In 2011, Kidd would prove to be a key cog in the brilliant Mavs' title run, providing his signature decision-making, deadly weak side three-point shooting and elite-level defense on Kobe Bryant, Kevin Durant, Dwayne Wade and LeBron James.

Though there were plenty of invaluable contributors on that special Mavericks squad, it is hard to envision a successful title chase without Kidd's contributions. Dallas failed in 2006 due to a dearth of mental fortitude. In 2011, Dallas prevailed against a superior Miami Heat team partially because of chemistry, leadership and higher basketball intelligence, all Kidd trademarks.

After an inglorious lockout-shortened, failed title defense, Kidd spurned the Mavericks for an identical contract from the Knicks, infuriating owner Mark Cuban and completing his fourth-straight controversial exit from a team.

DONUT 8: Knicks (2012-13) ...

During his one season in New York, Father Time finally caught up to the 40 year-old Kidd. For 76 games, he provided steady veteran leadership and some much-needed basketball IQ to an ill-fitting but talented Knicks squad. However, in 12 playoff games, he would score only 11 total points and zero in his final 10 contests. The three-point shooting that lengthened his career countless years abandoned him, as he would make only three of his 17 attempts for a measly 17.6%.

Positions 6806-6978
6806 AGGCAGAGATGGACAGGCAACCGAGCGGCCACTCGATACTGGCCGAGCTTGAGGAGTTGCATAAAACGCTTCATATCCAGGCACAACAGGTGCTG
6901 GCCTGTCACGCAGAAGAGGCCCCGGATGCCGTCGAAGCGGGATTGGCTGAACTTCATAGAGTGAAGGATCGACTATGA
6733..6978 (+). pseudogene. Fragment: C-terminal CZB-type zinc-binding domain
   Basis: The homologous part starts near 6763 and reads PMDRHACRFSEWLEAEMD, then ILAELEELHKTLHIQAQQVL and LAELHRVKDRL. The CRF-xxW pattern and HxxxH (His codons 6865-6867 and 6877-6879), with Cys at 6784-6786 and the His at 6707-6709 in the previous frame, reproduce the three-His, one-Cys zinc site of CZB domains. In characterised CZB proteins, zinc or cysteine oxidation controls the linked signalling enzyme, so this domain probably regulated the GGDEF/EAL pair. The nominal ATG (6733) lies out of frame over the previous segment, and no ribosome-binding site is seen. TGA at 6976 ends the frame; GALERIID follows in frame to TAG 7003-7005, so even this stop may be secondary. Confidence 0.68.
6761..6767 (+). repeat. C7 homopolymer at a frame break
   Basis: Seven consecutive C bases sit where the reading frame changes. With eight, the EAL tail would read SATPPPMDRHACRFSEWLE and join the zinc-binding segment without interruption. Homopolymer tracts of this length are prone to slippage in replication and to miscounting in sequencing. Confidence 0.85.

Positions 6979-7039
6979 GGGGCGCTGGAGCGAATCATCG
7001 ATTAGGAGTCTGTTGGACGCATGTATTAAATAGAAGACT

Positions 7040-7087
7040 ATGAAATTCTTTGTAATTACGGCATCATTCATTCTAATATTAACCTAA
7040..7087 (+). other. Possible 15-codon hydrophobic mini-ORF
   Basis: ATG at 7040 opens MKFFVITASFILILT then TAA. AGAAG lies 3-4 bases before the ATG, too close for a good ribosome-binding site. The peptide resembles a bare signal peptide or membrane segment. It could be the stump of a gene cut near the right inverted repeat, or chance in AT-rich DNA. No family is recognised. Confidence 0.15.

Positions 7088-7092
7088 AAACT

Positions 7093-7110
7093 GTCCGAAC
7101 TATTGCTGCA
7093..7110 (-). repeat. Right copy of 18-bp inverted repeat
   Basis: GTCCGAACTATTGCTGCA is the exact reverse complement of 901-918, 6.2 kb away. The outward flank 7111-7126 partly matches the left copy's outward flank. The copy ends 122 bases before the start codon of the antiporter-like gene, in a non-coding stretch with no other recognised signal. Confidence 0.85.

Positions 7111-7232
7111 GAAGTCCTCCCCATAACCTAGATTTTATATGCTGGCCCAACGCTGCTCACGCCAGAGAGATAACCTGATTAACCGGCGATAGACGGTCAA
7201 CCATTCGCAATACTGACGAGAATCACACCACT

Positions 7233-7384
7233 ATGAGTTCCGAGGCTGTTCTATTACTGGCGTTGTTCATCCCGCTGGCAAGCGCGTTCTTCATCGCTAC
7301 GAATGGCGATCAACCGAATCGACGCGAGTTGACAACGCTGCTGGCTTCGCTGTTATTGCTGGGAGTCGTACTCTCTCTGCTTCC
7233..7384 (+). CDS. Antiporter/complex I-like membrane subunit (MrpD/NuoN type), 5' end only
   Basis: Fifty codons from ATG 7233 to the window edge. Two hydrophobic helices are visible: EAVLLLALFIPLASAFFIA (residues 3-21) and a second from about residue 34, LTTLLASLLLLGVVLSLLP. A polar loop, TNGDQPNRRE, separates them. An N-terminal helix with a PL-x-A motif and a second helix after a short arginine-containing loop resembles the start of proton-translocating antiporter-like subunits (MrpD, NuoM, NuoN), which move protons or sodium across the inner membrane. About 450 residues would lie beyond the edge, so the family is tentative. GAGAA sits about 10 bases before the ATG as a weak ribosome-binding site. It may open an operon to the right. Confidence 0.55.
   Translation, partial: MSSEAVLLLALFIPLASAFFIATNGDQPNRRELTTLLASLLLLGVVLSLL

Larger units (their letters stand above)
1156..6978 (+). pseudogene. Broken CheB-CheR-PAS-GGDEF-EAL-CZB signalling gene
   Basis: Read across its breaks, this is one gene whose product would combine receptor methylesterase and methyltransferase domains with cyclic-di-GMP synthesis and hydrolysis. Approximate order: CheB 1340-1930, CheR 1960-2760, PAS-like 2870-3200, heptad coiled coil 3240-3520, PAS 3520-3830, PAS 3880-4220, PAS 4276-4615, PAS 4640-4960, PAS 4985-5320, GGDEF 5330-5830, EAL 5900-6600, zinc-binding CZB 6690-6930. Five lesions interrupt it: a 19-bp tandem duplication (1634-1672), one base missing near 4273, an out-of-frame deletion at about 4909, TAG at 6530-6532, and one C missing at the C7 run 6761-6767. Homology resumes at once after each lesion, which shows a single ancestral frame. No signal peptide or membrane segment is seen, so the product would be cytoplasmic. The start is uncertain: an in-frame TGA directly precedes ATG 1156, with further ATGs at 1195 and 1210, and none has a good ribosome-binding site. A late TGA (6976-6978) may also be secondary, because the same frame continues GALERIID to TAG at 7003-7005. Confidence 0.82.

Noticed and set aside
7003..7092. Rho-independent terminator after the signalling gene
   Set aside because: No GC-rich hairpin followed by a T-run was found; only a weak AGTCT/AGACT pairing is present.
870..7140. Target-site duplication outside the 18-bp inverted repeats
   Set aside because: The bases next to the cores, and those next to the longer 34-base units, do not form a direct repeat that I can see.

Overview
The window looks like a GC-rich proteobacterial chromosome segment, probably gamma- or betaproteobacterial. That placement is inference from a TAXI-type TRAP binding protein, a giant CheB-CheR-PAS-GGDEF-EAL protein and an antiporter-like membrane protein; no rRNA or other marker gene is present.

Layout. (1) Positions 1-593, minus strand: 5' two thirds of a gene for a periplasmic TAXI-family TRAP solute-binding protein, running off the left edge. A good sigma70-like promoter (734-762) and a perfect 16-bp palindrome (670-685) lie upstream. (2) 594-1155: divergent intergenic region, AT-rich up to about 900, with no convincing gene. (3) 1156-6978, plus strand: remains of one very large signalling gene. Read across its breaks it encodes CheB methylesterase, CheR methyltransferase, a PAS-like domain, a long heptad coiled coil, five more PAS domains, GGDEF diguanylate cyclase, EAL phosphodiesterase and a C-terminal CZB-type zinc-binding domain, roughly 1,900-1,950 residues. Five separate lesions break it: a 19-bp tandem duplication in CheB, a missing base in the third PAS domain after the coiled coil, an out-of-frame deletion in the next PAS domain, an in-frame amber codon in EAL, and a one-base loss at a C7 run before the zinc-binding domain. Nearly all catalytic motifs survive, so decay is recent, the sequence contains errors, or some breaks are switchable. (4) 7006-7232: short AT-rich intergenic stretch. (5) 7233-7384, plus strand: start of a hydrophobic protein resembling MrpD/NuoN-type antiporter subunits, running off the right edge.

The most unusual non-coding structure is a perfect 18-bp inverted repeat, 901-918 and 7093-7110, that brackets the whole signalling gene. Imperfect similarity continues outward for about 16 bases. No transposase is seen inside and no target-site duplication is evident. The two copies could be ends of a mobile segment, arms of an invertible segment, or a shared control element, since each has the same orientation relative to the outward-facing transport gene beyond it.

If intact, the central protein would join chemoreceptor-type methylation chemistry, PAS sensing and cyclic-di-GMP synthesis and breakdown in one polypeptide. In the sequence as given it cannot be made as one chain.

DONUT 9: Off-Court Controversy ...

As great as Kidd was, his time was marked, repeatedly, by off court controversy, much of which was dominated by his tumultuous relationship with his ex-wife, Joumana. There were allegations of domestic violence; Joumana once famously went through Kidd's phone from her courtside seats, yelling at her husband while he raced up and down the court. Ultimately, the couple would divorce and Kidd would remarry in 2011.

While his relationship with his wife, the Toni Braxton scandal, his DUI in 2012, and his controversial exit from nearly every team he played for and others tarnish his image and legacy to a small degree, Kidd's on court brilliance and affable personality outshine these indiscretions.

DONUT 10: Fitting End ...

On June 2, 2013, Kidd announced his retirement, mere days after fellow 1994 Rookie of the Year, Grant Hill announced his own. Kidd stands as a titan of his era and will surely enter the Hall of Fame the first time he is eligible. His accolades are towering and plenty. He played with an intelligence and skill rarely seen in the modern era, and he taught a generation of young point guards how to play just by watching his skill and precision.

DONUT 11: BBIQ ...

We would prefer Kidd to be remembered as a member of the Dallas Mavericks. But the way he departed Dallas (chronicled here) may make that difficult. Maybe he's not in the rafters or in the Mavs front office anytime soon.

But there is no argument about the BBIQ he brought to Dallas:

DONUT 12: The Final Word ...

He accomplished nearly everything he set out to do in the NBA, winning a championship and capturing two Olympic gold medals. He never won an MVP trophy, but many feel he should have in New Jersey.

Perhaps the greatest compliment that can be said of any man is true of Kidd: he made those around him better and left nearly every team he played for better than he found it.

Players of his sort don't come along very often, and it will likely be a long while before we encounter one as uniquely great as Jason Kidd.